Developer group mulls 400MW US wind farm

Support continues to build behind efforts to develop a renewable energy superhighway in the country's northeast.

Building on an existing proposal to develop a 400-megawatt (MW) clean energy superhighway between New York and Vermont, Invenergy Wind yesterday released a new proposal that would see the development of a 400MW wind farm in Plattsburgh, New York.

Dubbed “The Wind and Hydro Response,” which was offered as part of the Clean Energy Request for Proposals (RFP) from Connecticut, Massachusetts and Rhode Island, Invenergy's plan would deliver energy produced at the Bull Run Energy Center wind farm alongside hydro power provided by Hydro-Quebec.

The project's configuration, the companies assert, would help the trio of states ensure “a firm block of clean, renewable energy is delivered round the clock” to electricity customers.  

The wind power would be brought to market via a yet-to-be-developed 60-mile clean energy transmission cable known as the Vermont Green Line from Beekmantown, New York to New Haven, Vermont proposed last September by Anbaric Transmission and National Grid.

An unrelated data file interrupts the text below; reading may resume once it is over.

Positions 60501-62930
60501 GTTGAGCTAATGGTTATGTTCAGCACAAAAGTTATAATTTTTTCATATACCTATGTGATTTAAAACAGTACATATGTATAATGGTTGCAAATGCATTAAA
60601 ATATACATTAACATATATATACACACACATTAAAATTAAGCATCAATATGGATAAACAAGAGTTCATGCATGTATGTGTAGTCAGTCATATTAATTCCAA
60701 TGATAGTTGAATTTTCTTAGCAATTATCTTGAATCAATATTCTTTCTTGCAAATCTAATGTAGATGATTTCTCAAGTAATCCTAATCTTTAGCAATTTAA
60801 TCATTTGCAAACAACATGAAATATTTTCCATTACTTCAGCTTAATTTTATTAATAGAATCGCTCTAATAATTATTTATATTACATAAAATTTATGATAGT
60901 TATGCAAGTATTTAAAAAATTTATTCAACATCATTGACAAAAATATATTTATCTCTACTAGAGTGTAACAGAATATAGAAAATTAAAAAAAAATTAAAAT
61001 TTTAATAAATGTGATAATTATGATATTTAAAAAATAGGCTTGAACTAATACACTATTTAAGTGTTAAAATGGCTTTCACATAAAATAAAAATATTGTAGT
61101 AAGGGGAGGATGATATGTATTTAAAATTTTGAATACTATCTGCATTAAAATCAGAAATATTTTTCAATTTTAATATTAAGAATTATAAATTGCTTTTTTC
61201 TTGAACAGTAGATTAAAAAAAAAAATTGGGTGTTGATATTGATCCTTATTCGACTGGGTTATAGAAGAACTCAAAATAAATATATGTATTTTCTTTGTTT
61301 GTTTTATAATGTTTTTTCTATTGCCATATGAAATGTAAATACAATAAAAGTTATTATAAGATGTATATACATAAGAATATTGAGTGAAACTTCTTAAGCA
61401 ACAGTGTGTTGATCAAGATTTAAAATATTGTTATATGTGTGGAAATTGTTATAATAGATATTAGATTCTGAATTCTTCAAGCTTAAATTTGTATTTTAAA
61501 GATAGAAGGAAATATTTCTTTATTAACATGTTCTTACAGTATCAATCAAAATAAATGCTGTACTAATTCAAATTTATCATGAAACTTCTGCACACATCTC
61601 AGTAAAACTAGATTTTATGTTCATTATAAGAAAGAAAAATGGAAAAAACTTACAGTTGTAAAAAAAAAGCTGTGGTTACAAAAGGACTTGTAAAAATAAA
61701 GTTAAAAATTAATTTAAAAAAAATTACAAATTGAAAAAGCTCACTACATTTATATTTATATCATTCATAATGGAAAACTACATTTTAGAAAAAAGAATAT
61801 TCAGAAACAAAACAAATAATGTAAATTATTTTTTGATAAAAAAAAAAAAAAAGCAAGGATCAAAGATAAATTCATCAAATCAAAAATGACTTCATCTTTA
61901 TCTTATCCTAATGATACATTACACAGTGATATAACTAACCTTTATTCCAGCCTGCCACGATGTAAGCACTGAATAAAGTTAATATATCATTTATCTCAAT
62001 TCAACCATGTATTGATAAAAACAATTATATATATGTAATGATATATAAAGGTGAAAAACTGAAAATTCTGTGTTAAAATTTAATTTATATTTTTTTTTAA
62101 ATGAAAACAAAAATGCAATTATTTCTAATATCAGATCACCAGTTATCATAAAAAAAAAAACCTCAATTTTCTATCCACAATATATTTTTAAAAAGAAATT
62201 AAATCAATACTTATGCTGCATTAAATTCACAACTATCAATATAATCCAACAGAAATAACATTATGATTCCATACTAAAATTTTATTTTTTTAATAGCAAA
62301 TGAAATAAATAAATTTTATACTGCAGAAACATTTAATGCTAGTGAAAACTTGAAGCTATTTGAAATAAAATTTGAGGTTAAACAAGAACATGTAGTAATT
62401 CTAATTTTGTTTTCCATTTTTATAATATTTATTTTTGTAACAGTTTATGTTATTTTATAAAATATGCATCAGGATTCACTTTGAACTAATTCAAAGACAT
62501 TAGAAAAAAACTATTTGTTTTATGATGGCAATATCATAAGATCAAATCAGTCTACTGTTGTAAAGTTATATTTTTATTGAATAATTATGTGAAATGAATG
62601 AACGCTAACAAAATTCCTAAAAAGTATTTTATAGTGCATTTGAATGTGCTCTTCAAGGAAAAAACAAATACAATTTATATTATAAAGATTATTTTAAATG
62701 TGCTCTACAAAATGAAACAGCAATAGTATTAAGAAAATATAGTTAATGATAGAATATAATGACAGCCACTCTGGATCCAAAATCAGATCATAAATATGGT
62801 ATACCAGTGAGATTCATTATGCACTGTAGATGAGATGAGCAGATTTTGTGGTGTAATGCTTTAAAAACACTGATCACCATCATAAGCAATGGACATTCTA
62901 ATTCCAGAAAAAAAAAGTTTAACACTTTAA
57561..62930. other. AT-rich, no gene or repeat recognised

The cable would be buried along public roadways and submerged under Lake Champlain. According to a study released last fall, the green line could deliver enough electricity to power 400,000 homes and save New England energy customers $500 million.

The hydro power is to be delivered through the existing electricity grid. As part of the proposal, Hydro-Quebec has committed to supplying “up to 400MW of new, verified hydropower generated by its Quebec hydropower stations”, according to a joint statement.

Kevin Parzyck, Invenergy's vice president of development, said that his firm believes “combining wind generation with firming hydro will positively transform the energy supply in the region”.  

Invenergy is a Chicago-based renewable and clean power generation and storage developer with more than 10,300MW of projects in operation, in construction or under contract including wind, solar, and natural gas-fired power projects.